As a result of the current extremely challenging consumer environment, there has been an inescapably huge impact on shopping behavior for a variety of reasons, both good and ill. Whether people have been stockpiling “essentials”, shopping for others less able to, ordering online as a default, visiting physical stores less often or buying products and brands purely based on availability rather than choice; everyone has been affected in some way.
But the inevitable $64 million (and a lot more!) question is: “Will this period have a lasting effect on what we continue to put in our trolleys, either physically or virtually?”
The answer depends on many factors but mainly on the length of the global recession we seen certain to tip into, which will affect jobs, salaries and disposable incomes all over the world. If the downturn is indeed protracted, then one trend we can be certain will continue is the move away from “traditional” brands toward cheaper “equivalent” versions. What was already much more than an inconvenience for category incumbents may yet prove to be the tip of the iceberg. The return of choice might well provide an even greater acceleration.
Whatever you call them – private label, own label or own brand – such products have been a mainstay of the UK grocery scene for more than a quarter of a century, and almost all UK households purchase private label (PL) products of some kind. But the influence of PL on the UK grocery landscape is now deepening.
Since 2015, sales of PL products within fast-moving consumer goods (FMCG) categories have grown 14.3 percent in value, and 15.8 percent in volume, far outstripping the performance of branded products, which have grown just 3.5 percent in volume and have actually declined 3.7 percent in value terms*.
The sharp growth of PL reflects both retailer push and consumer pull. Economic austerity has affected household budgets and consumer attitudes to spending and, at the same time, discount grocers ALDI and Lidl have expanded, and together account for 68 percent of PL value growth since 2015*. This has happened alongside growing investment in PL by the UK’s “Big Four” UK supermarkets (Tesco, Sainsbury’s, ASDA and Morrisons).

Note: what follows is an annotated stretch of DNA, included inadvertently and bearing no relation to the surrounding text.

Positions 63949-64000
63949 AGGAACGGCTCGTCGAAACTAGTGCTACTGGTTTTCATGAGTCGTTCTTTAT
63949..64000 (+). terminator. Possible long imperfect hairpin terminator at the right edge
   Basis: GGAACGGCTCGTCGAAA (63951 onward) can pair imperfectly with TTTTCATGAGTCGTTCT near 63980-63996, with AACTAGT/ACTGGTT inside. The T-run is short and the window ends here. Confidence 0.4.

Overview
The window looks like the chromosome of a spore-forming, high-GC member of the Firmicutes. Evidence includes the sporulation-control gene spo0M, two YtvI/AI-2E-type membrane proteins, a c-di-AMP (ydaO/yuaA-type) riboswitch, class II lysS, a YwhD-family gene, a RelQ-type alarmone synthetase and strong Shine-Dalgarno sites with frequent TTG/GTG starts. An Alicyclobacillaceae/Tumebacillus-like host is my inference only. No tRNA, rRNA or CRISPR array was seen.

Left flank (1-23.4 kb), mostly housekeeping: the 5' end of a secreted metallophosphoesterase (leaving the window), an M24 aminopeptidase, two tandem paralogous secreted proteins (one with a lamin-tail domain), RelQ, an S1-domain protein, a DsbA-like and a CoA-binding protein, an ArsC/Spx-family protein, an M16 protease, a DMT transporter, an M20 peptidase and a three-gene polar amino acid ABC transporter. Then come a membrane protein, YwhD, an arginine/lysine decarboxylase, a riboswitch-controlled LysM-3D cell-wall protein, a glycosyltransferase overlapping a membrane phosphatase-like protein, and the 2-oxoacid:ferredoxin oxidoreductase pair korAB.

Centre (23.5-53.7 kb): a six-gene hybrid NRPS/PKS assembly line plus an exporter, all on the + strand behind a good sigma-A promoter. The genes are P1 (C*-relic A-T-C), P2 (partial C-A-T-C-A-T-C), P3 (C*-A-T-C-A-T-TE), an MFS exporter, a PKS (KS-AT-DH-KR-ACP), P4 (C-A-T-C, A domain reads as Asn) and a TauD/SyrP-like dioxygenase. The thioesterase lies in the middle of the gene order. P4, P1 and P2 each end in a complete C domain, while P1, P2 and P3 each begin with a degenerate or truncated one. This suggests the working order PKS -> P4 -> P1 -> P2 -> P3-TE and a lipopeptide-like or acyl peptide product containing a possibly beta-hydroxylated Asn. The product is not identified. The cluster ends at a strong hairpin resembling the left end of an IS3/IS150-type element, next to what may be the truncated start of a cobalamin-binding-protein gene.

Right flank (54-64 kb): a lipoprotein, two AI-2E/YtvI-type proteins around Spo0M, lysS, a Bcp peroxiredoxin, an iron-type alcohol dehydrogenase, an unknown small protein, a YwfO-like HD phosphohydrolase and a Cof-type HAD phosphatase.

The average UK household now buys a PL product 187 times per year, a 6 percent increase on 2015, meaning that for most households, between 40 and 70 percent of all the groceries they buy are PL**.
The real deal
As consumers have added more and more PL products to their trolleys, supermarkets have not only built sales, they have built powerful new brands. Consumers are beginning to view what were once “just own brand” ranges, selected purely on price, as genuinely desirable brands. As a result, PL growth is outpacing brands in four out of 10 categories where brands hold the dominant share**.
The “Exclusively at Tesco” range, launched in early 2018, is a good example of an evolved “brand led” PL range. To shoppers, these products look and feel like genuine brands, and are marketed as such, though at a lower price point than the competing brand equivalents. The range is now worth £545 million, is purchased by 62 percent of all UK households, and features in one in five Tesco baskets*.